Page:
Are Your Personal Beliefs Holding You Back?
I used to believe that I wasn't worth following my dreams, or reaching for something that I really wanted in life. If you've followed me for very long, you probably already know that my teen years weren't the best. You probably already know that, when my Mom and I lived with my grandmother, there was a lot of tension. And you probably know that I was told - by my grandmother - on a near-regular basis how worthless I was, and how I'd never be anything.
A lot of people deal with things like that. It's a lot more common than most people realize. And supporting each other in working through that, and forming new beliefs by choice for ourselves, is how we get to a place of fulfillment, passion, and purpose.
Your beliefs about yourself and your life have more power over your existence than you can imagine. Personal ideas and values you've held for a long time can block the way toward a life you desire. Getting past those blocks requires identifying beliefs that no longer serve you, and replacing them with beliefs you choose for yourself.
"I ought to let go of my dreams because I'm unable to achieve them."
A couple of unhelpful things happen when you think this way. First, it seems you may feel undeserving of the dreams you have and are, therefore, sabotaging yourself. Second, you're likely not doing anything to move closer to how you want to live.
One way to alter this belief is to ponder how to follow your dreams. Make a list of the steps required to achieve the life you crave. Look at them as stair steps. Then, begin "climbing" those steps toward your future, one by one.
Your new belief might sound something like, "I'm following my dreams starting today and will celebrate each step I achieve along the way."
"I don't have the right to ask for what I want because they'll just say 'no.'"
This belief indicates you feel less important than others. You see your wants and needs as not relevant to others. Living with this belief means you likely keep your true feelings under wraps and simply go along to get along with others. There'll be no rocking the boat from you.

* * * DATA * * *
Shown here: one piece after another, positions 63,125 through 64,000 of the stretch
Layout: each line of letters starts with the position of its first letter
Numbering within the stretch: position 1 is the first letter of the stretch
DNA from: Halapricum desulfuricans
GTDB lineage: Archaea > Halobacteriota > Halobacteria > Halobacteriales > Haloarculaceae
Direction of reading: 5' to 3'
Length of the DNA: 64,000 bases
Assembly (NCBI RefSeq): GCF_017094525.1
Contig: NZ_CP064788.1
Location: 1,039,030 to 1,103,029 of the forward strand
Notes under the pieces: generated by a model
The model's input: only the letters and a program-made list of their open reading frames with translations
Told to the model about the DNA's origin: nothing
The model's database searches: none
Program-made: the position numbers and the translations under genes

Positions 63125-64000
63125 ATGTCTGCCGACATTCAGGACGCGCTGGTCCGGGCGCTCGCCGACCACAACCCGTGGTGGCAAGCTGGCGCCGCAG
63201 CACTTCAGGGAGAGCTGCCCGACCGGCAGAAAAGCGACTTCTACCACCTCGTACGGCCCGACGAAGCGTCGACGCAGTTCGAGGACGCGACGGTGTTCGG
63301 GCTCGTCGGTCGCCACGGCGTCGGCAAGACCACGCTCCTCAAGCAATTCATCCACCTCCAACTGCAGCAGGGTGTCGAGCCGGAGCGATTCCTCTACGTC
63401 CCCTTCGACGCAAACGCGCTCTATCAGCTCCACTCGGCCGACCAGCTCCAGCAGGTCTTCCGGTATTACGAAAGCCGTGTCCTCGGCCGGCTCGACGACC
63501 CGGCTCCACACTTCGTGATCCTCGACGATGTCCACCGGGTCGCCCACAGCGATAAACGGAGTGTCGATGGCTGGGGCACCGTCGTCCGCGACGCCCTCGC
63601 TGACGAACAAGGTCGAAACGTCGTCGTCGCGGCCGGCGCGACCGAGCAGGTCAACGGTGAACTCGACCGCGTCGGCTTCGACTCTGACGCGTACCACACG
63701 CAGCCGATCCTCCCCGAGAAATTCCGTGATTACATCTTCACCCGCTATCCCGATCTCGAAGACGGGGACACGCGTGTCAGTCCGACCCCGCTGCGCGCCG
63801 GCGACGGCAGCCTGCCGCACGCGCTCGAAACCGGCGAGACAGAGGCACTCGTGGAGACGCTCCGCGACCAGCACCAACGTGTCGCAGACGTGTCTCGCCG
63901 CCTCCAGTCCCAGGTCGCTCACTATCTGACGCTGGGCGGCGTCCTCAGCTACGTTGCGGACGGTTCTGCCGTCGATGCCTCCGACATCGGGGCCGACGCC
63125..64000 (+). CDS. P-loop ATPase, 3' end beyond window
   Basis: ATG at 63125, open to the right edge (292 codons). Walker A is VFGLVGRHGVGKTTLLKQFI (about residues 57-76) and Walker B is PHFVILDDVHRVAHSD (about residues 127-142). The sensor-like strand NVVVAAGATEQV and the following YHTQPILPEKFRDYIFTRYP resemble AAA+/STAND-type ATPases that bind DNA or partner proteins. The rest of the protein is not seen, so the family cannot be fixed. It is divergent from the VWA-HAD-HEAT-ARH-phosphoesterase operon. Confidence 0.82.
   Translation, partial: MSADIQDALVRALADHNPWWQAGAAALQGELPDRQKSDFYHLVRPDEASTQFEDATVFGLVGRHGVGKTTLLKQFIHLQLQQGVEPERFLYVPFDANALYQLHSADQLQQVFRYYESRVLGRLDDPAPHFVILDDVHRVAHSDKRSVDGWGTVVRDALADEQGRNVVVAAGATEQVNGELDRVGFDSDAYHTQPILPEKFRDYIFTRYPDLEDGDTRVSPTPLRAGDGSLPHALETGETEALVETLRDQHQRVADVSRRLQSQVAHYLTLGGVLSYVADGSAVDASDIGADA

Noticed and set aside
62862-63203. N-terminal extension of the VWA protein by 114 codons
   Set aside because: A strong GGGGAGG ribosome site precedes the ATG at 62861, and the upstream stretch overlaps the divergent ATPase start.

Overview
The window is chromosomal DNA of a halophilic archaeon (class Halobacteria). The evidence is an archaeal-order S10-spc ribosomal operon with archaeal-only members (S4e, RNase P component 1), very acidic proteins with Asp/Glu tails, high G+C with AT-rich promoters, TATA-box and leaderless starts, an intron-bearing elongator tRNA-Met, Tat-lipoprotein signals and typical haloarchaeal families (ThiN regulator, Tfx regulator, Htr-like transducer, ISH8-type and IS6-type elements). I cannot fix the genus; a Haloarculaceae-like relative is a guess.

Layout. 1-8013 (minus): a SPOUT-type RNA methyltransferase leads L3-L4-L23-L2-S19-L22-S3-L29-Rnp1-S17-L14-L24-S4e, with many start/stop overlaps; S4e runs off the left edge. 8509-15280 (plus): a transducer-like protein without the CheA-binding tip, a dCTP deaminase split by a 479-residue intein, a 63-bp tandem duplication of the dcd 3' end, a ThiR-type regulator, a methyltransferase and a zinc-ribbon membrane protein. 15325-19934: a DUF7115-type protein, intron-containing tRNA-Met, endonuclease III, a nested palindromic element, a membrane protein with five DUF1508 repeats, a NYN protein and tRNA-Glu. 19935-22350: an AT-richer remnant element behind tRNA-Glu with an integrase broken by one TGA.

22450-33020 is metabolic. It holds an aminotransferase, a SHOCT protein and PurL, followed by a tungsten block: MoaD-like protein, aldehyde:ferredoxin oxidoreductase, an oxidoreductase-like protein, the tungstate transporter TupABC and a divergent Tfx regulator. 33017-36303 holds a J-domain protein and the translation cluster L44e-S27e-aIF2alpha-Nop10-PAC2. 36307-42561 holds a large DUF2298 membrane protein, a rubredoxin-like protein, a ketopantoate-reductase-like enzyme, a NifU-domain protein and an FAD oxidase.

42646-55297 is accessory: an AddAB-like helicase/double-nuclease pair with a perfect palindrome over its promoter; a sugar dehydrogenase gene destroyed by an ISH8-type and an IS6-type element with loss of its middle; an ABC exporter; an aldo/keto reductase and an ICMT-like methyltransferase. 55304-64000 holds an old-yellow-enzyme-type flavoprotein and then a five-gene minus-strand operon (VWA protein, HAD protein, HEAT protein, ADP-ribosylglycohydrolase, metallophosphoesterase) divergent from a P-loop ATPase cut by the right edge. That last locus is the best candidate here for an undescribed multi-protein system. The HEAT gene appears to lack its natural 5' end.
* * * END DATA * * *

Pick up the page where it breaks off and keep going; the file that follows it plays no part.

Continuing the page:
The fact is that your feelings are equally as valuable as everyone else's. Consider changing this belief to, "I am important and how I feel matters to me. I can diplomatically ask for what I want. Others may disagree, but I can handle it."
When you can state you wants or needs tactfully and honestly without anger, those close to you will probably listen well and respond to them.
However, if they have a negative response, remind yourself that you have no control over the feelings of others.
You do have control over your own feelings and actions. Therefore, ask for what you want. Recognize that you can listen to others' responses, but you're not responsible for how they feel.
"I'm not going to trust anyone again."
This belief may stem from a time in your past when someone you trusted hurt you.
Perhaps, when you were a youngster, your parents were unsupportive or tough on you. Or in a prior close relationship, you felt betrayed or that your feelings were minimized. Whatever the case, it sounds like you're afraid to trust and you're trying to protect yourself from further emotional hurt.
Alter this belief by giving yourself permission to trust. If you pledge not to trust again, it likely means you'll not have another loving relationship.
Recognize that you probably learned something positive from the prior relationship. You've grown and your ideas about what you want are clearer now.
You can adopt a belief something like, "In order to have a relationship, I must invest in it. It may be scary at first, but I can do it."
"I don't make enough money to live a financially secure life."
Or the alternative to that is, "I don't make enough money to do what I really want to do."
This belief puts a heavy cloak over your efforts to be happy. When you think this way, you fail to see what you can do to save for your future. Your emotional health is intimately connected to how you feel about your financial life.
Open the door to a more secure financial and emotional life by adjusting your belief to, "I have control over my finances. I live abundantly. All my needs are met, and I have enough left over for my desires and dreams."
When you believe you can live within or below your financial means and still save, you'll discover you can enjoy your life.
It took me quite a long while to break this lack mindset. And you want to know what really did it for me? Buying a budgeting software, and learning how to use it, changed my relationship with money. (If you aren't using a budgeting software of some kind, I totally recommend YNAB.com, and their training videos. That's how I got to where I'm at now, and it is powerful stuff.)
Perform a thorough self-examination of your major beliefs and values. What do you think about yourself? What is your self-talk like? What are the statement you tell yourself every day? I know this is not an easy process, but it's necessary to detach, and become the witness of your thoughts, rather than letting your thoughts consume and direct you. Are your thoughts and beliefs preventing you from achieving a healthy relationship, establishing monetary security, or living the dream life you yearn for?